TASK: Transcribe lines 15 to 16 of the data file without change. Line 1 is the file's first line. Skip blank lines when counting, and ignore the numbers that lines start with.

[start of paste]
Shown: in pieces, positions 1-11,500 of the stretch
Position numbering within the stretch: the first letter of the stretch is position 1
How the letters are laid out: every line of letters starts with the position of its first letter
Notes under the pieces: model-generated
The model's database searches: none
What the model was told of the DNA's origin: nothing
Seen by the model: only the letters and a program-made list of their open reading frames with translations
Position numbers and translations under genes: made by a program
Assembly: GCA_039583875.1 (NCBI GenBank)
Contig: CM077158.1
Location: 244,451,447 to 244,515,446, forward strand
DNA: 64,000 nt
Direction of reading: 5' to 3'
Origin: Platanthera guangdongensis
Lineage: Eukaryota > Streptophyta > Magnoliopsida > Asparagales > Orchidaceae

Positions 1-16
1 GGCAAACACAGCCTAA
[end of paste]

Lineage: Eukaryota > Streptophyta > Magnoliopsida > Asparagales > Orchidaceae

Positions 1-16